Brazil x U.S.A.: the real absurdities about the espionage

The information disclosed by Edward Snowden to the world created a diplomatic incident between Washington and Brasilia. The Brazilian government is fed up with the United States because it seems that our friends from the north are spying on us. We don’t know the real extent of the espionage endeavors, but the press – notably The Guardian’s reporter Glen Greenwald – is saying that Americans are lurking President Dilma Rouseff, her closest interlocutors and Petrobras, the Brazilian state oil company. But why is it so absurd and what can be done to prevent it?

Itamaraty Palace - the headquarters of the Ministry of External Relations of Brazil.
Itamaraty Palace – the headquarters of the Ministry of External Relations of Brazil.

Let me start by explaining what is not absurd: countries spying on each other. Well, that is just how reality is. All countries have intelligence agencies that, among other things, are responsible for gathering information that can be used to take security measures and also to make economic decisions. The diplomats will deny it, specially the economic espionage. The ones who were spied on will pretend to complain. The spies will pretend to change their methods. It is the diplomacy game. It is well known that states naturally tend to expand behavior and control to outside their boundaries. That is basic lateral pressure theory, commonly used on International Relation studies.

The first real absurd about this story is the fact that an employee, in the position of Snowden, could have access to that kind of piece of information. This is just bad information management and security. It is obvious that the United States government is not protecting highly classified information in a proper way. The second point is that they are not using this information effectively. The huge amount of data the NSA collects doesn’t seem enough to prevent attacks like the unfortunate incident in Boston earlier this year. The last absurdity, and more important in my opinion, is what governments didn’t do to prevent espionage as well as information leaks. The open source software community has been ringing this alarm for years. Jon Hall wrote a nice open letter to President Rousseff about this. Open source should be a crucial element for information and technological sovereignty. States as well as its citizens must know how the software used by public administration works exactly. The code must be auditable. Otherwise we are just asking for trouble. Otherwise we are blind.

I have been working with information security for a while now and I am under the impression that people in general don’t care about security until something really bad happens. Don’t do like our governments. Don’t wait until someone steel your data. Of course there isn’t a system or method 100% secure but risks can be minimized in great degree. We live in an information age and we need to take care of our data, and so does the governments.

And please… stop disabling SELinux!


9th CONTECSI – Event Report

Last week took place in São Paulo the 9th International Conference on Information Systems and Technology Management. My mission: present my paper named “The Effect Of Collaboration On Knowledge Creation And Production Of Goods”. For further information about the paper take a look at my previous post about the event.

It was the my first time I attended to an academic conference and was an interesting experience to talk about the open source way in such kind of event. Another interesting aspect of that conference is its interdisciplinary characteristic, less focused on code and technical aspects, and more focused on management, business, education and the impact of technology on different areas. I believe it was a good conference to publish the paper due to those characteristics and more important than that: an excellent place to talk about the open source way.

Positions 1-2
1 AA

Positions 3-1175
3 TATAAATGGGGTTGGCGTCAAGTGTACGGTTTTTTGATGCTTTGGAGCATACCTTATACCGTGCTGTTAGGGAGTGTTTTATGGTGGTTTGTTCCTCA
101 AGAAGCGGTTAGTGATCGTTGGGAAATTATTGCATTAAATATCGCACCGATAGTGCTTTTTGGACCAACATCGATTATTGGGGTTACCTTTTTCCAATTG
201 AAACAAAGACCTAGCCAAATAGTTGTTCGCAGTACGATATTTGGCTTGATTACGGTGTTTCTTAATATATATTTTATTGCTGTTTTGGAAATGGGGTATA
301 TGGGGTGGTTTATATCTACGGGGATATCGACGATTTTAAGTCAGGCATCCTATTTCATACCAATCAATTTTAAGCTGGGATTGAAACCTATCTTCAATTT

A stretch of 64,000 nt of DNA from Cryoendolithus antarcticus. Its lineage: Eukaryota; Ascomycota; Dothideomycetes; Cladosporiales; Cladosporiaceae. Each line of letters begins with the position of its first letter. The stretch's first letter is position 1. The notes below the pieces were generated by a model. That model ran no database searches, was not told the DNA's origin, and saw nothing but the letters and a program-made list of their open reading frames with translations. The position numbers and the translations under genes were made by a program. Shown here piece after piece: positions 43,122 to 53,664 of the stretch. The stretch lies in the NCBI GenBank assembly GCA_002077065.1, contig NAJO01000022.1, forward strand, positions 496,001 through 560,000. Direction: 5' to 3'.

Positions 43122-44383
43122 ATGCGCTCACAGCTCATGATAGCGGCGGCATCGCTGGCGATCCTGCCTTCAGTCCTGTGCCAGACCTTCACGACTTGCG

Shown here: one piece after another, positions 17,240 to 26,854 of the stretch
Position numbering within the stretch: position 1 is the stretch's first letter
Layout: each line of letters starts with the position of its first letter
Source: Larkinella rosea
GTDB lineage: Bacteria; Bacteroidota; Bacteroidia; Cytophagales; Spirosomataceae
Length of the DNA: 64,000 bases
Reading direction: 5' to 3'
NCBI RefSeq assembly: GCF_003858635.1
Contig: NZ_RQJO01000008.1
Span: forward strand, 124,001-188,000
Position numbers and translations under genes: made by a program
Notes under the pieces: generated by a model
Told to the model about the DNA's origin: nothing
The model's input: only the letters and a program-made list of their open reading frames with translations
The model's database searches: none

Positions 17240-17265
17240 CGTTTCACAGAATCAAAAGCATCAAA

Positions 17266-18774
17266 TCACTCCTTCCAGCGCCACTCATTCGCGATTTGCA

Open source is well established in many universities in Brazil. Several universities have labs exclusively to deal with open source software. That is great, but when it comes to community management, process transparency and the open source way of making business the academic sector in general is not aware of the benefits of those approaches. Therefore was nice to have the paper published on a conference like that and to go there and talk about all that exiting stuff. Plus: São Paulo is an awesome city!


Almost everything is set to the International Conference on Information Systems and Technology Management (CONTECSI), the first event I will attend this year. This conference will take place in the University of São Paulo and will be groundbreaking for me because it is mostly an academic conference, unlike the open source events I have been attending during the previous years.

At this event I will present a paper based on my final graduation monograph entitled “The Effect Of Collaboration On Knowledge Creation And Production Of Goods”. You can check the original paper in Portuguese on a previous blog post I wrote last year or, as you may prefer, the sneak peek written in English.

Although this is not an open source event, the paper is heavily related to the open source way of producing knowledge and software. My own experience being part of Fedora community was crucial to understand how collaboration works in a global level and I am glad that I was able to use Fedora as one of the successful projects studied for the paper. I am really thankful for everything this community taught me and I would like thank the former Fedora Project Leader, Jared Smith, for giving me a short interview for the paper. In addition I would like to thank my employers at Strema for enabling me to attend to CONTECSI and the co-writers for supporting the paper concept.

We are just starting our engines. FLISol, FUDCon Margarita, FISL, and Latinoware are on the horizon as well.